When Entertainment Industry Numbers Are More Suited To Comedy Than Analysis
from the sorry-MPAA-but-nobody's-buying-it dept
We've often criticized the entertainment industry for their use of utterly bogus math to claim massive, completely unrealistic losses from piracy. As Mike once noted, "it would actually be kind of funny... if policy makers and the press didn't actually believe those numbers and pass bad legislation based on them."
That said, it can still be pretty damn funny, as this brilliant 5-minute TED talk by Rob Reid demonstrates:
If you didn't watch the video (you should), it's a sarcastic take on "©opyright Math™" in which Reid plays along with the industry's numbers in order to expose how ridiculous they are:
The movie folks also tell us that our economy loses over 370,000 jobs to content theft, which is quite a lot when you consider that back in '98 the Bureau of Labor Statistics indicated that the motion picture and video industries were employing 270,000 people. Other data has the music industry at about 45,000 people. And so the job losses that came with the internet and all that content theft have therefore left us with negative employment in our content industries. This is just one of the many mind-blowing statistics that copyright mathematicians have to deal with every day. And some people think that string theory is tough.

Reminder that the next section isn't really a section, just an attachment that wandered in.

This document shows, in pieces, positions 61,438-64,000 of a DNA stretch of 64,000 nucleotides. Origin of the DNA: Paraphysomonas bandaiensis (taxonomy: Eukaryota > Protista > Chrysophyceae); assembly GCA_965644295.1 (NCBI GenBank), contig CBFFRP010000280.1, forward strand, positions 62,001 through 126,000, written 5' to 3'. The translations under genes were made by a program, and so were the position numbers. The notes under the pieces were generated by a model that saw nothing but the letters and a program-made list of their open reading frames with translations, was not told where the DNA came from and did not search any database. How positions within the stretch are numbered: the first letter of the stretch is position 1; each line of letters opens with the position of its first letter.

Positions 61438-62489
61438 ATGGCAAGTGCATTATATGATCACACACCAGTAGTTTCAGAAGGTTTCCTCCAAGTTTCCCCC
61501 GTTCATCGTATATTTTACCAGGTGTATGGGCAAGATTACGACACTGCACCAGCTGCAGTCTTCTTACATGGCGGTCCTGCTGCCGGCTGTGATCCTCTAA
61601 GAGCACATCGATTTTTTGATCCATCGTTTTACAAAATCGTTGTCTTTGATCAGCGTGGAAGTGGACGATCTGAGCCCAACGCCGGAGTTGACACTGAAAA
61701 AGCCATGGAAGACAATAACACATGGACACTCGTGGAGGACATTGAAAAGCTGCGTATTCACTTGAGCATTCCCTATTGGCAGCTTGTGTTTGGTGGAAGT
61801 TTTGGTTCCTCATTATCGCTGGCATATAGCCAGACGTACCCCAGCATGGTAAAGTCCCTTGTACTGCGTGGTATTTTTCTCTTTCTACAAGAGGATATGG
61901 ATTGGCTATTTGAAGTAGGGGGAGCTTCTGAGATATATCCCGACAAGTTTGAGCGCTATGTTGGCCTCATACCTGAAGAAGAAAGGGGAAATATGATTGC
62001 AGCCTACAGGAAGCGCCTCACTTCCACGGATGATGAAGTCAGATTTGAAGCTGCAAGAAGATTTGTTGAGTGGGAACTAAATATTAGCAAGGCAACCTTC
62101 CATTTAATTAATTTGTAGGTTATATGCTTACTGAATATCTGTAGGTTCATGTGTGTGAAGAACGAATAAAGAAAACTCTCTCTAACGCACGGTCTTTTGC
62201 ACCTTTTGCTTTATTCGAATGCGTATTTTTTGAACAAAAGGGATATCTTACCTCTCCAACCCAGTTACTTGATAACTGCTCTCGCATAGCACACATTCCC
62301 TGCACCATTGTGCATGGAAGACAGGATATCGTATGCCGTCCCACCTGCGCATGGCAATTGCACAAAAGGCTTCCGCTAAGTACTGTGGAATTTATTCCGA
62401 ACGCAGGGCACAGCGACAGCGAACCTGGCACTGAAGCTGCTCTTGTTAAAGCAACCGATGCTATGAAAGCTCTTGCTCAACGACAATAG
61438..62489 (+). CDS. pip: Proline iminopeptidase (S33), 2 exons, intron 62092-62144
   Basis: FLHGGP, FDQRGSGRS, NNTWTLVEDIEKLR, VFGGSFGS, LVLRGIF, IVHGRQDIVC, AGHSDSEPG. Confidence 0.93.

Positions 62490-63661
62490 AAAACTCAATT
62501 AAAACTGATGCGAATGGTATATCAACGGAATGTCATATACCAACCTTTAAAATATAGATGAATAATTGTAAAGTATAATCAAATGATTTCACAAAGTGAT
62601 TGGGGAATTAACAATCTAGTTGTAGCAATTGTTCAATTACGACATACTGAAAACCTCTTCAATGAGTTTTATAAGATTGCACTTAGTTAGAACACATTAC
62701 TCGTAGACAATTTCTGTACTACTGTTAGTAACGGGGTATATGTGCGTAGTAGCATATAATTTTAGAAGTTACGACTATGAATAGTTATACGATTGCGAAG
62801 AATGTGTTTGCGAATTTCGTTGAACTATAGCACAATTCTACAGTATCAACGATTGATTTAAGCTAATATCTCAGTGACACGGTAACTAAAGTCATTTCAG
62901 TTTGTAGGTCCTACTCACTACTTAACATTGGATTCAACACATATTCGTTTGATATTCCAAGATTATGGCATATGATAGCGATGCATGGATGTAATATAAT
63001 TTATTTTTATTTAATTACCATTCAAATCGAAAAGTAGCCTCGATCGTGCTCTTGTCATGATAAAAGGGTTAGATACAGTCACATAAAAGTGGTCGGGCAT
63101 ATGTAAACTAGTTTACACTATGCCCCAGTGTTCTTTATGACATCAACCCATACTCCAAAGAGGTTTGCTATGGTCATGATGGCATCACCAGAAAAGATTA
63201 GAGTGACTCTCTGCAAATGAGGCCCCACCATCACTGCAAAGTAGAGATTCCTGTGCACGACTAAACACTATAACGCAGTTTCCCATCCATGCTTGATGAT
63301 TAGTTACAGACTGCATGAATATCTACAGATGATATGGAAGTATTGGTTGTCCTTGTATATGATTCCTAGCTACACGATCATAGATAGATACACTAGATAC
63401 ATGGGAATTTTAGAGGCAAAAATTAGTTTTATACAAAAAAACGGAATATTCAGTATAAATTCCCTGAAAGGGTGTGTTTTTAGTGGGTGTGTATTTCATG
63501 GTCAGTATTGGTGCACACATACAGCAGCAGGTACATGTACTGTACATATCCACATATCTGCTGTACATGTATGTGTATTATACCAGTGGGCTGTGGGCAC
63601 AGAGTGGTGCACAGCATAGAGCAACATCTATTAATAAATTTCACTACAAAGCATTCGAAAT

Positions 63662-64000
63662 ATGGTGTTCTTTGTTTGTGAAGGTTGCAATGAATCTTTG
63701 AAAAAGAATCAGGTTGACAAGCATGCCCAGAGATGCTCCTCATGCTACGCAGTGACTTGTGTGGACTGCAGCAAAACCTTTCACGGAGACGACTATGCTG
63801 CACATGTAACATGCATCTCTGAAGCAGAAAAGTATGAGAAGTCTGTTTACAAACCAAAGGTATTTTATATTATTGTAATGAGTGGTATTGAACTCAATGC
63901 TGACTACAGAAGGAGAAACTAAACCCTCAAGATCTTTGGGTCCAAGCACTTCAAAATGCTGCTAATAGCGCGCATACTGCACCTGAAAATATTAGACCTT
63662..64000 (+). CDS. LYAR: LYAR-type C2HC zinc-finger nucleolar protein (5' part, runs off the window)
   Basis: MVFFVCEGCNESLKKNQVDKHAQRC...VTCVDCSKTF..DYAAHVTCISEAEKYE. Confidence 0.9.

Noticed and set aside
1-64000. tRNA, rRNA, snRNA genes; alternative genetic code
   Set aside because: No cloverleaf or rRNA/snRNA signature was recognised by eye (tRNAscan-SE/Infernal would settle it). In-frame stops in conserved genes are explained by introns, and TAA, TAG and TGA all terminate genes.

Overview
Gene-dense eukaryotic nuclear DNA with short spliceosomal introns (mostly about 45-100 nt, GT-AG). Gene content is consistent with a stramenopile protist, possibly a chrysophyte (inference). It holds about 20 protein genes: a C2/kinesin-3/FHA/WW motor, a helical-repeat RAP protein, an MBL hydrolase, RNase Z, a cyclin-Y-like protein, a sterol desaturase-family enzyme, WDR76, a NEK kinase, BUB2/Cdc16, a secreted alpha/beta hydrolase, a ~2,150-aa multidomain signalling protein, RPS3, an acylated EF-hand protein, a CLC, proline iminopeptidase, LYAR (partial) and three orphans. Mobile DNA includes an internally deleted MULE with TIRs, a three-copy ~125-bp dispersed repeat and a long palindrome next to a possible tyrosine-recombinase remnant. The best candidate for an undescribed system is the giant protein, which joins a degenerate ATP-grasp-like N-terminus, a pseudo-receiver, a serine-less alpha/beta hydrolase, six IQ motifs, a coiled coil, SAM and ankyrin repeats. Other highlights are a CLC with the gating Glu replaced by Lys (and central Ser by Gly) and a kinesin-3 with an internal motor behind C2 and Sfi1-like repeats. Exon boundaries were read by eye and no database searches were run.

Reid doesn't do any actual debunking, because he doesn't need to—the numbers are so plainly false that just putting them in the spotlight is enough to get the audience laughing. It's a lot of fun, but it also underlines the bigger question: why do journalists and policy makers still blindly accept and repeat those same numbers? Hopefully, as more and more people recognize the industry's claims for the comedic fiction that they are, that will begin to change.